39. Tax Revenue Non-Tax Revenue Sundar B. N. Assistant Professor
  40. Tax Revenue - Direct Taxes (A) Direct Taxes: Direct taxes are those taxes which are paid by the same person on whom it has been imposed. The impact and incidence of tax fall on the same person, because the tax burden cannot be shifted to others. Direct taxes include the following taxes. i) Personal Income tax is a tax imposed on the excess income earned by an individual over and above the limit decided by the finance ministry form time to time. It is progressive in nature. ii) Corporate Tax is a tax levied on the profits earned by registered companies. iii) Capital Gains Tax is a tax imposed on the net profits earned through capital investment in stock market ,Rreal estate, Gold and Jewelry etc. iv) Wealth Tax (or) Property Tax is a tax levied upon the property owned by individuals. The property includes Land, Building, shares, Bonds, Fixed Deposits, Gold and Jewelry etc. v) Other taxes :These taxes include taxes like Gift tax and Estate duty. Sundar B. N. Assistant Professor
  41. Tax Revenue - Indirect Taxes (B) Indirect Taxes: Indirect taxes are those taxes which are imposed on one group of people, but the ultimate burden will fall on another group of people. The important Indirect Taxes are as follows: i) Excise Duty is a tax imposed on the manufacturers as per the value of goods produced but the ultimate burden will fall on the final consumers. ii) Customs Duty is a tax imposed on import and export of Goods. Customs duty may be specific or advalorem. Advalorem duty is a tax imposed on the basis the value of goods imported while specific duty is imposed as per the number of units imported. iii) Value Added Tax (VAT) is a part of a sales tax imposed by the state government. iv) Sales Tax revenue goes to the state government when sale or purchase takes place within the state. Sales tax revenue on interstate transactions goes to the central government. v) Service Tax is tax imposed on services provided. The impact is on the service provider and the incidence of tax false on the customers. Service tax is the fastest growing tax in India. vi) Octroi is a tax levied on transfer of goods from one state to another or from one region to another. Sundar B. N. Assistant Professor
  42. Non-Tax Revenue These sources of revenue are classified as administrative revenues, commercial revenues and grants and gifts. 1) Grants: Grants : are made by a higher public authority to a lower one, for example, from the Central to the State government or from the State to the local government. Grants are given so that a public authority is able to perform certain activities at the local level. There is no repayment obligation in case of grants. 2) Gifts: Gifts and donations are voluntarily made by individuals, organizations, foreign governments to the funds of the government, e.g. Prime Minister’s Relief Fund. Such gifts are usually made at the time of crisis like war or floods. Gifts cannot be considered a regular source of revenue. 3) Fees: Fees are an important source of administrative non-tax revenue to the government. The government provides certain services and charges, certain fees for them. For example, fees are charged for issuing of passports, granting licenses to telecom companies, driving licenses etc. 4) Fines and Penalties: Another source of administrative non-tax revenue includes fines and penalties. They are imposed as a form of punishment for breaking law or non-fulfillment of certain conditions or for failure to observe some regulations. They are not expected to be a major source of revenue to the government. Sundar B. N. Assistant Professor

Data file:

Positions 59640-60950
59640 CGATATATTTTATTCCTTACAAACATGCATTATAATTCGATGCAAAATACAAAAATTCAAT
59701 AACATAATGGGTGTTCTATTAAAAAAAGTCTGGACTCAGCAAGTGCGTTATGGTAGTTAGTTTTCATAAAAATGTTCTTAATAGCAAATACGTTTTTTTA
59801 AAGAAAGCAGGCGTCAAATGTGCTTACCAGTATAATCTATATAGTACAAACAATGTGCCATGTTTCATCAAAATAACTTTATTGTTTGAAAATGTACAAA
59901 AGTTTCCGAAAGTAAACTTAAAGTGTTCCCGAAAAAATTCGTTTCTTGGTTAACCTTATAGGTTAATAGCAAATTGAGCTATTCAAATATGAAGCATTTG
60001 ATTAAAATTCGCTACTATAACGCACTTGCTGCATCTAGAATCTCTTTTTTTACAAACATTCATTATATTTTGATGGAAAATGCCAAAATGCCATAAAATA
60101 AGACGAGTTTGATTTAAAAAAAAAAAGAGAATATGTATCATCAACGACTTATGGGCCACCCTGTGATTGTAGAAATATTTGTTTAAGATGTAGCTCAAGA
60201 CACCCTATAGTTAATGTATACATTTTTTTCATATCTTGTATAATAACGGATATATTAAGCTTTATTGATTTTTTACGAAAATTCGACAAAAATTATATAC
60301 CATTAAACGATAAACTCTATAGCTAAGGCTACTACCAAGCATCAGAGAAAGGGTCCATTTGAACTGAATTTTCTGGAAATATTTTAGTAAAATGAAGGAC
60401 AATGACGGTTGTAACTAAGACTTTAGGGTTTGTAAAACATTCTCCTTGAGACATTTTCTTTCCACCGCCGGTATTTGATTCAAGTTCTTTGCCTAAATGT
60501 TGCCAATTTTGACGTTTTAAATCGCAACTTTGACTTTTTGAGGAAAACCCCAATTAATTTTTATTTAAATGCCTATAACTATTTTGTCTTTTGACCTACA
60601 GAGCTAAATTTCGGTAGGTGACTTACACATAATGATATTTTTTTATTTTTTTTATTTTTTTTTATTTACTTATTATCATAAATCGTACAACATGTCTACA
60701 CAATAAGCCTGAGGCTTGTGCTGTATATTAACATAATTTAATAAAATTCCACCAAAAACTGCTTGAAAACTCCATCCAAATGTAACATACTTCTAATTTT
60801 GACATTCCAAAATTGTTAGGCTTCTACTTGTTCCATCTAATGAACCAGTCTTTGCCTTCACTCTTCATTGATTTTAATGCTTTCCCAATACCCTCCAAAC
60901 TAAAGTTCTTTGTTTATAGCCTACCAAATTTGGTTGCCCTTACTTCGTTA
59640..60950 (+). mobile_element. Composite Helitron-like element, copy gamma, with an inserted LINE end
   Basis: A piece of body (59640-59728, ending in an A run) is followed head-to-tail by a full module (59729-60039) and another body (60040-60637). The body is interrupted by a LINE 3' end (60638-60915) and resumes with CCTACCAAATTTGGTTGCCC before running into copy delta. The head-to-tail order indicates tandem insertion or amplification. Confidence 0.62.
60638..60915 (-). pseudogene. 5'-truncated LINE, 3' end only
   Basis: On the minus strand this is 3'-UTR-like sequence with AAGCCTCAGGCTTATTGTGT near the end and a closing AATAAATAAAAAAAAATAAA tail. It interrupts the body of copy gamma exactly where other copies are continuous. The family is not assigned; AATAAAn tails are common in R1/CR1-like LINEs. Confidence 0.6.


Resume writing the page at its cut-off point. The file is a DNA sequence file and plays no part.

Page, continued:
43. Non-Tax Revenue 5) Special Assessment: It is a kind of special charge levied on certain members of the community who are beneficiaries of certain government activities or public projects. For example, due to public park in a locality or due to the construction of a road, people in the locality may experience an appreciation in the value of their property or land. 6) Surpluses of Public Enterprises: Most countries have government departments and public sector enterprises involved in commercial activities. The surpluses of these departments and enterprises are an important source of non-tax revenue. These revenues are in the form of profits and interests and are termed as commercial revenues. 7) Borrowings: When government revenue is not sufficient to meet the public expenditure government borrows either from internal or external sources. Borrowing is income of the government which creates liability because the government has to repay the borrowings with interest. Sundar B. N. Assistant Professor